US-China trade war
On May 10, President Trump increased tariffs on Chinese imports worth $200 billion after the US-China trade negotiations derailed. Soon after the tariffs on Chinese goods came into effect, China retaliated. China increased tariffs on American imports worth $60 billion. China’s prompt retaliation reflected its stiff stance against US pressure for accepting President Trump’s conditions and making a trade deal.
The recent escalation in the US-China trade war has taken a toll on investors’ sentiments globally. Now, the trade war seems to be causing much deeper damage to China’s economy.
China’s job market
Early on June 18, a CNBC report claimed that the ongoing trade war is having a negative impact on China’s job market. The report cited a statement from an official from China’s NDRC (National Development and Reform Commission).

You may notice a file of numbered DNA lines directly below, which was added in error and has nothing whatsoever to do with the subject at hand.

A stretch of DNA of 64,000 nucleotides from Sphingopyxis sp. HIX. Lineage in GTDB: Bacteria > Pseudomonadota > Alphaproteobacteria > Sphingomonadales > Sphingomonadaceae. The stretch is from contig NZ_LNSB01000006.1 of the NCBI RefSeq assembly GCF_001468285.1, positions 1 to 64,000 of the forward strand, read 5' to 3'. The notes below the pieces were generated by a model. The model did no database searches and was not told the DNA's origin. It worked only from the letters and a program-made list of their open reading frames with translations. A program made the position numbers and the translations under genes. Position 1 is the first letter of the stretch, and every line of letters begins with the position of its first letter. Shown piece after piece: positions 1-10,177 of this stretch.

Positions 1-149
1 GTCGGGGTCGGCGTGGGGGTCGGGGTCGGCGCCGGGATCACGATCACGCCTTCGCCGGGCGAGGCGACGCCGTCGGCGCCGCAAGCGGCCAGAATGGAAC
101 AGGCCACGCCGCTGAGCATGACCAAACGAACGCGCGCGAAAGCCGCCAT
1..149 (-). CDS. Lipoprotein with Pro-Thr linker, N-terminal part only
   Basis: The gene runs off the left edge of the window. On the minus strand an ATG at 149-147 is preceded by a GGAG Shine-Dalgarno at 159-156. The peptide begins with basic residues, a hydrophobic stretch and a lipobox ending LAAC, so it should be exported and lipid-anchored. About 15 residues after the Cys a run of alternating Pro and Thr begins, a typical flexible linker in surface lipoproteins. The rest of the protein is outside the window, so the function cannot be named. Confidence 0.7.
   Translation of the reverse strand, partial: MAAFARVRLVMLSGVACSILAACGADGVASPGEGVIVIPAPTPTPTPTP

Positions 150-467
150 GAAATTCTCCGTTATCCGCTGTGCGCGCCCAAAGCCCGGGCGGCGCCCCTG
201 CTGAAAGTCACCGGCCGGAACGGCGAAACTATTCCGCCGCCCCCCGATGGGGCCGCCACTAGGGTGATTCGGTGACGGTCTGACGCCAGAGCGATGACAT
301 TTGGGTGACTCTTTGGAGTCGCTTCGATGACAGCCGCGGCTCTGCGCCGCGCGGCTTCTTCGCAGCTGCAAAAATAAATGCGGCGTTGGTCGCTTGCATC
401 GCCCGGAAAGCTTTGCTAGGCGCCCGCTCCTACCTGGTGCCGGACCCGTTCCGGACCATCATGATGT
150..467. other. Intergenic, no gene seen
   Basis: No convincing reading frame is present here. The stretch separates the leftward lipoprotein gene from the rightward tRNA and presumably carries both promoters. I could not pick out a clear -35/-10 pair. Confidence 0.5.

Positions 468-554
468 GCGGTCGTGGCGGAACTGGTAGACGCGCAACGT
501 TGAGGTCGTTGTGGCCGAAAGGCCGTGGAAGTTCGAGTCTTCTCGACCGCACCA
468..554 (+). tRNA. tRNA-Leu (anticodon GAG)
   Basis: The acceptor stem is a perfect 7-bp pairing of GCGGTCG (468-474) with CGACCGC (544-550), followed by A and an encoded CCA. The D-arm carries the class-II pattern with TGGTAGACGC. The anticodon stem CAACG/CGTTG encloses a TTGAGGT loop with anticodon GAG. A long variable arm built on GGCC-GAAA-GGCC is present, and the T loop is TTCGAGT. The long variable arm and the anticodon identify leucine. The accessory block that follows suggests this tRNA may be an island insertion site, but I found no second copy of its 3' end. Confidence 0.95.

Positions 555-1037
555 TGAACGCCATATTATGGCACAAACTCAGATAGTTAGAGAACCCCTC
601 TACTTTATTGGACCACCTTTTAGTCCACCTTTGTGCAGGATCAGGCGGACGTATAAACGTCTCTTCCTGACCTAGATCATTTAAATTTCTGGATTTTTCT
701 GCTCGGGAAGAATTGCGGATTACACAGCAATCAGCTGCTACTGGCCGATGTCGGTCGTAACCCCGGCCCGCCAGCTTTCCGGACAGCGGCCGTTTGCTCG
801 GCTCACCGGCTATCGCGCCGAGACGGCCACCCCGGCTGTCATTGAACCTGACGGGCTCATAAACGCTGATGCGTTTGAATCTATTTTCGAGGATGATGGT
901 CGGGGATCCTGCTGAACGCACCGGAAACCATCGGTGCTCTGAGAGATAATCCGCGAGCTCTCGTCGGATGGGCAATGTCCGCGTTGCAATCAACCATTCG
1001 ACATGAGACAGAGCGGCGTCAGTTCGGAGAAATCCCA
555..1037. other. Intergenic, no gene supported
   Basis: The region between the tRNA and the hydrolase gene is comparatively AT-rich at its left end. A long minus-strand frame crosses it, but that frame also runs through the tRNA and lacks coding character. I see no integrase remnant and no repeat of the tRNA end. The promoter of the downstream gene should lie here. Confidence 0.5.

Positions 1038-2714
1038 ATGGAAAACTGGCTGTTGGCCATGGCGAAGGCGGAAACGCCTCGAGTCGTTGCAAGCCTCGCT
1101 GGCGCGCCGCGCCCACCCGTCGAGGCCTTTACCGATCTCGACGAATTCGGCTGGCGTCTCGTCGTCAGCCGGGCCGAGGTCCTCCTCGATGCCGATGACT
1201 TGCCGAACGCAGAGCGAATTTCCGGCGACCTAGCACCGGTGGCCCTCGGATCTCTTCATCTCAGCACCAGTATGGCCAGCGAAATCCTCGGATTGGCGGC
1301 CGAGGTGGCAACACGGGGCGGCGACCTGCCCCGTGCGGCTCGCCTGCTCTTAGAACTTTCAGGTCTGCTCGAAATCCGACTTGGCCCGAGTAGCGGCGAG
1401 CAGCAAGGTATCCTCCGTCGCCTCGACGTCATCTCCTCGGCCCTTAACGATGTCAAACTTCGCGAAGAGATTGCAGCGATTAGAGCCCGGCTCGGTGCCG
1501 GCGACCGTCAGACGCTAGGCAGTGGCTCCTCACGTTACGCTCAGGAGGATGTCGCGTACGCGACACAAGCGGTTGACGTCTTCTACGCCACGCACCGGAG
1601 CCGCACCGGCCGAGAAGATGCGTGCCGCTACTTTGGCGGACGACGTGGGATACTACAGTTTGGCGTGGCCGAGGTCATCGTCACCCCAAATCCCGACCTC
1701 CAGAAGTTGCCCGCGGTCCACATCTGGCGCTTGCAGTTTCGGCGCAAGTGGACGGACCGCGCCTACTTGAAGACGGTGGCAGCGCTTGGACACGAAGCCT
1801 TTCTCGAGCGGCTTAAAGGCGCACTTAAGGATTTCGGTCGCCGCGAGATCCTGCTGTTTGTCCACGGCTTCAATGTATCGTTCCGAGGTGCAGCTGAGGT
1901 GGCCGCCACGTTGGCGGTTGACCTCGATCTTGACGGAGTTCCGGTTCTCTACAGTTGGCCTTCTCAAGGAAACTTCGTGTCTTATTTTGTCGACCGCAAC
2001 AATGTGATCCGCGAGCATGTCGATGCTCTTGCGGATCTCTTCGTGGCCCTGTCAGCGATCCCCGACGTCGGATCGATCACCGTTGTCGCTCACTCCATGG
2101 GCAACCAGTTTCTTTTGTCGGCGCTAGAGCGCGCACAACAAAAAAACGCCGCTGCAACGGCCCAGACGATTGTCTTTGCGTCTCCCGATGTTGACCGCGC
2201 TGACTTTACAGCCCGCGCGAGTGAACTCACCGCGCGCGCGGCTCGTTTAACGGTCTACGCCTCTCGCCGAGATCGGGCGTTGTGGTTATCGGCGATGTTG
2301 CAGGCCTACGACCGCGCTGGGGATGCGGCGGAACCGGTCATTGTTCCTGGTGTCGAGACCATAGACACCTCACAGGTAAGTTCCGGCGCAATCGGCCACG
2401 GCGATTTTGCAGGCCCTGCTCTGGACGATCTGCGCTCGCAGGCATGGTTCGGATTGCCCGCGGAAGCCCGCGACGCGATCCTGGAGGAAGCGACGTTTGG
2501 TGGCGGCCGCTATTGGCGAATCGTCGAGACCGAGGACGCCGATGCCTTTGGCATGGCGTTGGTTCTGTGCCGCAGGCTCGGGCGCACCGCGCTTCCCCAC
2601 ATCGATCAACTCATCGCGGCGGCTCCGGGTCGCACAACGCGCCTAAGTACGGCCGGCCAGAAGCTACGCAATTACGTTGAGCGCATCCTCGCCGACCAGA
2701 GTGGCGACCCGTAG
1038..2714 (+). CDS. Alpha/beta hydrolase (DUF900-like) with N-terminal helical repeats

In the statement, the NDRC official blamed escalating US-China trade tensions and “other uncertainties” for decreasing “recruitment demand for university graduates” in China.
While the deteriorating job market could damage China’s economy in the long term, Chinese stocks and ETFs are falling right now.
Chinese stocks and ETFs are under pressure
Among China’s large ETFs, the iShares China Large-Cap ETF (FXI) and the SPDR S&P China ETF (GXC) have lost nearly 8.7% and 9.7%, respectively, in the second quarter as of the closing on June 17.
Recently, Alibaba proposed a one-to-eight stock split ahead of its plan of a Hong Kong listing later this year.
Apple (AAPL) is preparing to launch its paid gaming services called “Apple Arcade” in the coming months. The move will likely make Apple compete with China’s Tencent Holdings to gain content rights.
In contrast, the SPDR S&P500 ETF Trust (SPY) has risen 2.4% in the second quarter.